The 3 Times I Used My Emergency Fund: Was I Right to Dip Into It?

Leah Manderson
Posted

should you use your savingsI’ve always been an avid saver, partly because I have really big dreams of traveling and retiring early, and partly because I’m constantly petrified that the Absolute Worst will happen.

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Now, I know you need an emergency fund—a stash of at least six months of net income—should you run into a job loss, hospital visit or any other “oops!” of the more dramatic variety.

Like many of us, however, I’ve dipped into my savings for some questionable reasons. In my defense, they certainly felt like emergencies at the time!

Just to alleviate my conscience, though, I spoke with Tonya Oliver-Boston, a certified financial planner™ with LearnVest Planning Services, to see whether I was actually right to use my savings—and how to do it better in the future.

The First Time: To Pay Off Debt

I went to a notoriously image-conscious Southern college, where girls curl their hair for class and wear $700 designer dresses once—and never again. In my sophomore year, having always been a bit of a plain Jane with no fashion sense, I wanted to buy some beauty. With my unused credit card and healthy savings account (I still had money from my lucrative high-school job as a nanny, plus some more from my college job in a sandwich shop), I figured I could loosen the reins on my frugal ways.

After a spree of spending on cute dresses, $100 salon haircuts and nights out on the town, I racked up about $2,500 of credit card debt. My inner saver was appalled. I didn’t want to pay more interest than I had to on that balance, and as a young, healthy individual with no mortgage or family, I thought I didn’t need the savings as much as the peace of mind … so I drained my emergency fund to pay off my bill.

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What the CFP® Had to Say: Although it’s tempting to use accumulated savings to pay off debt (particularly credit card debt), Oliver-Boston says that it’s usually not the smartest idea.

“While paying off debt with a higher interest rate than what you’re earning on your savings will always mathematically prove to be the right answer, day-to-day living doesn’t always work out as nicely as a balanced equation—you might need that money for something even more urgent than interest payments,” she explains.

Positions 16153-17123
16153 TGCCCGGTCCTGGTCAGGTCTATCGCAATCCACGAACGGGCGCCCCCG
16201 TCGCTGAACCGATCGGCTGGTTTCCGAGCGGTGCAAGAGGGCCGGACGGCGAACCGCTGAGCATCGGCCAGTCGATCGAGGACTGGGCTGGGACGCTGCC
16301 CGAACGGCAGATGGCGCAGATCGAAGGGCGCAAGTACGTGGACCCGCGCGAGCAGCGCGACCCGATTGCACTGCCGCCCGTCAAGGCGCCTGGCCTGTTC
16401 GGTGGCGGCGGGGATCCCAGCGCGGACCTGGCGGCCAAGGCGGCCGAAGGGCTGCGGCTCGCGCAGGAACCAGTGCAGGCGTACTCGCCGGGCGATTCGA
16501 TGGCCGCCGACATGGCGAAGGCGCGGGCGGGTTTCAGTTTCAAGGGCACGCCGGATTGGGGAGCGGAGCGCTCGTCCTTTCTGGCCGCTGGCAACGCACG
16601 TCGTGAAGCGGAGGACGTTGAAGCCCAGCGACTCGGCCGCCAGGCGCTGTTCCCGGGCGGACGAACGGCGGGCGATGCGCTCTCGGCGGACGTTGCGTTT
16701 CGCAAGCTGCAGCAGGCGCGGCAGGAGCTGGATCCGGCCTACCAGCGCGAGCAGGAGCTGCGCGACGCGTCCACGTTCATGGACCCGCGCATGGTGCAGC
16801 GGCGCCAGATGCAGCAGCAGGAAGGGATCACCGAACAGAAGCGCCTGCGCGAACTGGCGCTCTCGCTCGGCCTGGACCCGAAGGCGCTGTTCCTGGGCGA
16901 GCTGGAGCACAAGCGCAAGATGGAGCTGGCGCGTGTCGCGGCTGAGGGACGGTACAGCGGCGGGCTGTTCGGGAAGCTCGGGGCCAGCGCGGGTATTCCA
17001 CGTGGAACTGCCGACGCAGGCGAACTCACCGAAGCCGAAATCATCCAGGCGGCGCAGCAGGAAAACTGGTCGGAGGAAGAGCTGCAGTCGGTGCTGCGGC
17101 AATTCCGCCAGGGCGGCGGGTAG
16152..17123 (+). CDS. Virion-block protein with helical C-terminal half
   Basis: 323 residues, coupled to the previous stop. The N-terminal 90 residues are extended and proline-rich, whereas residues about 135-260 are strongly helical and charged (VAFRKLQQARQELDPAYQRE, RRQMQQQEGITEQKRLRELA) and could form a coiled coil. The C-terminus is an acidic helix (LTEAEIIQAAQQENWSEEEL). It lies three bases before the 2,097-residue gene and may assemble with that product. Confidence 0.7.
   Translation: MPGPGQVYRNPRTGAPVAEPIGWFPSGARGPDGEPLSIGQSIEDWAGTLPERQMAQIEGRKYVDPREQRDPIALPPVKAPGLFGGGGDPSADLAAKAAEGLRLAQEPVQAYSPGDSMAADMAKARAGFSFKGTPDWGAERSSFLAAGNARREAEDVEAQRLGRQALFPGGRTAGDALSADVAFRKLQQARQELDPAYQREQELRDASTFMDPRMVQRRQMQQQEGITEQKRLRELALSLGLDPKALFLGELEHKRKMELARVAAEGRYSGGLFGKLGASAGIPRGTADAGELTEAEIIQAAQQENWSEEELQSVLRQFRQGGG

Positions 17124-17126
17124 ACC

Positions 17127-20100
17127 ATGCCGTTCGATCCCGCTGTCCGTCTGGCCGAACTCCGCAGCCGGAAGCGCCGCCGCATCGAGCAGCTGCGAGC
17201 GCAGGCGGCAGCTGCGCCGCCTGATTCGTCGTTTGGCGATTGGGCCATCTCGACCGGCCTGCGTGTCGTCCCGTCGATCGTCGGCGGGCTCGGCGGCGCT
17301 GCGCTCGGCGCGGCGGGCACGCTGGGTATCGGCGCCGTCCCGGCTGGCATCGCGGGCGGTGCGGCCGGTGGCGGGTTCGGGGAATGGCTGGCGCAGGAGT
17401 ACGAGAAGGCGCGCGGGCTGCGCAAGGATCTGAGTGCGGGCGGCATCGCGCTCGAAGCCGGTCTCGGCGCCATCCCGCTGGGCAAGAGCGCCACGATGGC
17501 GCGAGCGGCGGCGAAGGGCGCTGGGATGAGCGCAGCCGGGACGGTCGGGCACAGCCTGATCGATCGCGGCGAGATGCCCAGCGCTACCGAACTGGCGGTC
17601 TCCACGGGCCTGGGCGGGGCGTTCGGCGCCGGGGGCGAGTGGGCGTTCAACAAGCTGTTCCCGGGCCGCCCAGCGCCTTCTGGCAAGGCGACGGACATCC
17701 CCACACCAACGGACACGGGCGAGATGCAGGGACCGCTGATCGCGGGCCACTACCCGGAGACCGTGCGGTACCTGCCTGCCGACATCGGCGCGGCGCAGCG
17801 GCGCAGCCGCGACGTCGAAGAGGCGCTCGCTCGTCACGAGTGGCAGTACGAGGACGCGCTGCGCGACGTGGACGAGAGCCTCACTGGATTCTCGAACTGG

A better idea, she says, is to pay down debt over time through budgeting and tracking expenses instead of depleting your savings to be instantly debt-free. That way, even when your cash is called up to bat, you’ll still have funds left to use. After all, who says you can’t have credit card debt and a financial emergency all in one rough month?

  • Jonathon Mah

    “[...] pay down debt over time through budgeting and tracking expenses instead of depleting your savings to be instantly debt-free. [...] After all, who says you can’t have credit card debt and a financial emergency all in one rough month?”

    This doesn’t make sense to me. If there is a financial emergency in the same month, then spend with your credit card, and you’re no worse off. However by delaying paying off the debt, you pay more interest.

    • RestlessAntics

      I think what is trying to be said is that it’s better to have an emergency fund readily available to use if an emergency happens instead of using your credit card for that emergency and putting yourself more in debt (assuming you already have credit card debt and are paying it off).

  • Camika Lopez

    I think the best answer is that depending on the circumstances and how quickly you pay back the savings. Depending on who you ask, different people constitute different things as emergencies. If you take out of your savings to pay off debt, for a new job, car, home etc…in the theory of Maslow’s Hierarchy of needs none of these may be an emergency…but if this leads to a better quality of life which in a sense leads to more money and more money in savings then I say go for it. Sometimes no one knows your circumstances better than the person looking at you in the mirror….